PGX: Better Quality, Better Returns
PGX might have the edge on PFF (purple line in the chart above), but both funds are limited by their plain-vanilla, indexed nature.
That’s why, when it comes to preferreds, I typically look to closed-end funds.
Closed-End Preferred Funds
CEFs offer a few perks that allow us to make the most out of this asset class.
For one, most preferred ETFs are indexed, but all preferred CEFs are actively managed. That’s a big advantage in preferred stocks, where skilled pickers can take advantage of deep values and quick changes in the preferred markets, while index funds must simply wait until their next rebalancing to jump in.
Closed-end funds also allow for the use of debt to amplify their investments, both in yield and performance. Should the manager want, CEFs can also use options or other tools to further juice returns.
And they often pay out their fatter dividends every month!
Take John Hancock Preferred Income Fund II (HPF, 6.9% yield), for example. It’s a tighter portfolio than PFF or PGX, at just under 120 holdings from the likes of CenterPoint Energy (CNP), U.S. Cellular (USM) and Wells Fargo (WFC).
Manager discretion means a lot here. That is, HPF doesn’t just invest in preferreds, which are 70% of assets. It also has 22% invested in corporate bonds, another 4% or so in common stock, and trace holdings of foreign stock, U.S. government agency debt and cash. And it has a whopping 32% debt leverage ratio that really helps prop up the yield and provide better returns (though at the cost of a bumpier ride).
A Clear Step Up in Total Returns, But Watch Out for Those Dips
You have a similar situation with Flaherty & Crumrine Preferred and Income Securities Fund (FFC, 6.7%).
Here, you’re wading deep into the financial sector at nearly 80% exposure, with decent-sized holdings in utilities (7%) and energy (7%). Credit quality is roughly in between PFF and PGX, with 44% BBB, 37% BB and 19% unrated.
Nonetheless, smart management selection (and a healthy 31% in debt leverage) has led to far better, albeit noisier, returns than its indexed competitors.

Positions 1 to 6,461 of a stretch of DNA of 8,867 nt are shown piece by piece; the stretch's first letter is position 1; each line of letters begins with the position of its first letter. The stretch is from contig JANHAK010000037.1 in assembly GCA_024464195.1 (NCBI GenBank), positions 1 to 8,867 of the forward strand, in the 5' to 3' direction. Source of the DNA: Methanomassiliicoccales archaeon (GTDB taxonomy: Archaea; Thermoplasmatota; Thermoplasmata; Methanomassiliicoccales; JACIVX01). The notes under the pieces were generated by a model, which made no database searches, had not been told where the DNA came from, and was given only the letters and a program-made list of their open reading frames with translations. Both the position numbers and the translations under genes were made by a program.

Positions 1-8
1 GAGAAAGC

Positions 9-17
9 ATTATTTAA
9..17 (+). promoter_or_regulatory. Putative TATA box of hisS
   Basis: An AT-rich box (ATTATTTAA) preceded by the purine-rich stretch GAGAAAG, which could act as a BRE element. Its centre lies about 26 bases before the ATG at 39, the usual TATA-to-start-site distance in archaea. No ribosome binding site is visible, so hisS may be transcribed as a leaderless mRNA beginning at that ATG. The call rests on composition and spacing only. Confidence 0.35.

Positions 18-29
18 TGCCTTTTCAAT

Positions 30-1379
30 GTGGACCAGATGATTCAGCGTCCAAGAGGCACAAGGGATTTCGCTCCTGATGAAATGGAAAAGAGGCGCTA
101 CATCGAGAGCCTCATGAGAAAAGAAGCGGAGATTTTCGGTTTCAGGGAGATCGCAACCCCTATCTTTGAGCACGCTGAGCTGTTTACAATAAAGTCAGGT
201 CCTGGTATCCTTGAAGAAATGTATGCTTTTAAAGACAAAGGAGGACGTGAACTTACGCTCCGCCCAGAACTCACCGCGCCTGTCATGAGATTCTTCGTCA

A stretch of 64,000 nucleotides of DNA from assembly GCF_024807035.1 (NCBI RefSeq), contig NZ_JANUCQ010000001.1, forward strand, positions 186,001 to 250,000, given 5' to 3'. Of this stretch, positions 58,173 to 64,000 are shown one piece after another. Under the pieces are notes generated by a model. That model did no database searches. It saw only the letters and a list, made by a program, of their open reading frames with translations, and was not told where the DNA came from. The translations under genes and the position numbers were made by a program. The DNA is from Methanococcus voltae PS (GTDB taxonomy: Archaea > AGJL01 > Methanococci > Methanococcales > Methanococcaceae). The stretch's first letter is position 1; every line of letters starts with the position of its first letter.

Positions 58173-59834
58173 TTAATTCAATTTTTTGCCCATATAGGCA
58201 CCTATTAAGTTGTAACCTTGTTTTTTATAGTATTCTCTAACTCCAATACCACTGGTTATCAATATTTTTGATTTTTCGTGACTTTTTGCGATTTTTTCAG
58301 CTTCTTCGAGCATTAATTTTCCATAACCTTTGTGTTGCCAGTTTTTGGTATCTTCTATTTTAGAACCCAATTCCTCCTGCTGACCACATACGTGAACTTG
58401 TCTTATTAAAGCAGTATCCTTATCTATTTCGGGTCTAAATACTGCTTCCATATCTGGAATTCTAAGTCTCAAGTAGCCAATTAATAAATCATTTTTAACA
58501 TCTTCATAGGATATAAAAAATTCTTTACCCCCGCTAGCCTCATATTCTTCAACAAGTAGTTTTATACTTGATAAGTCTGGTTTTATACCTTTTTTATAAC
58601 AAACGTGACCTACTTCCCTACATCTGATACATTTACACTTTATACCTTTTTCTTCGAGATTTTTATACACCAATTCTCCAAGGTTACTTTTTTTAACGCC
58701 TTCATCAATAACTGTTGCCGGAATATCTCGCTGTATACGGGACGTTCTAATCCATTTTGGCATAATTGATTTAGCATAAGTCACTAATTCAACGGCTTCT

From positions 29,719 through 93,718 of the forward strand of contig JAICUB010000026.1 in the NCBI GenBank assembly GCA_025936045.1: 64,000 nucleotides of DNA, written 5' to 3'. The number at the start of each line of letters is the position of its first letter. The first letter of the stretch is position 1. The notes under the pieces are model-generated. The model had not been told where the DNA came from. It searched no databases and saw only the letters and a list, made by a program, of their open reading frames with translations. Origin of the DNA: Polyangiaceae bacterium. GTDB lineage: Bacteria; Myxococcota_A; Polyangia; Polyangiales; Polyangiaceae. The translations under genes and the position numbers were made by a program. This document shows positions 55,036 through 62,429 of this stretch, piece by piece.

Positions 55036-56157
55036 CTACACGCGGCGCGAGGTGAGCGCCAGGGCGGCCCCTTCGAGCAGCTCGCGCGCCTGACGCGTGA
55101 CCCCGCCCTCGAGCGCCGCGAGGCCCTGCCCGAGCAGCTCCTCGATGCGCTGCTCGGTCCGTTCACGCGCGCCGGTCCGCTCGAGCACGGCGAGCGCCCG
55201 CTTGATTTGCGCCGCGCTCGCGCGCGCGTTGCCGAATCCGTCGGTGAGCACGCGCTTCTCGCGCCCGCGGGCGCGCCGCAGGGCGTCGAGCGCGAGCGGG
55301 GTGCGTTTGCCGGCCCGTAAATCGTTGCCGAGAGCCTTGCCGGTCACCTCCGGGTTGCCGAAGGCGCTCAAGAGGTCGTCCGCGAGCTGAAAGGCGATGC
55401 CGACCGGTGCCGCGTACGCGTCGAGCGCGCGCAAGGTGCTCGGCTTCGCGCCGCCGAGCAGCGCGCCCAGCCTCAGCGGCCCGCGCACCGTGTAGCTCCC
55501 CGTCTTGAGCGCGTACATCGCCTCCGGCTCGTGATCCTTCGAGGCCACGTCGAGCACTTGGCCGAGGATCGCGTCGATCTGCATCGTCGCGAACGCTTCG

FFC: It Might Give You Fits, But It Delivers
The Cohen & Steers Select Preferred and Income Fund (PSF, 6.0%) is about as pure a play as you could want in preferreds.
And it’s also a pure performer.
This Preferred Fund Has Nearly Tripled in a Decade
PSF is 100% invested in preferred stock (well, more like 128% if you count debt leverage), and actually breaks out its preferreds into institutionals that trade over-the-counter (83%), retail preferreds that trade on an exchange (16%) and floating-rate preferreds that trade OTC or on exchanges (1%).
Like any other preferred fund, you’re heavily invested in the financial sector at nearly 73%. But you do get geographic diversification, as only a little more than half of PSF’s assets are invested in the U.S. Other well-represented countries include the U.K. (13%), Canada (7%) and France (6%).
What’s not to love?
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Well… for now, the price.
The one drawback of CEFs is that they can occasionally trade at premiums to their underlying assets. In the case of HPF and FFC, you’re looking at an additional 5 or 6 cents on the dollar at present. But PSF has really gotten ahead of itself of late, trading at a lofty 16% premium at the moment—and that’s really unusual, given that this fund has averaged a mere 4% premium over the past five years.
That’s OK. They’re still good funds. They’re just giving off a momentary caution signal that they’re not quite ripe for new money at the moment.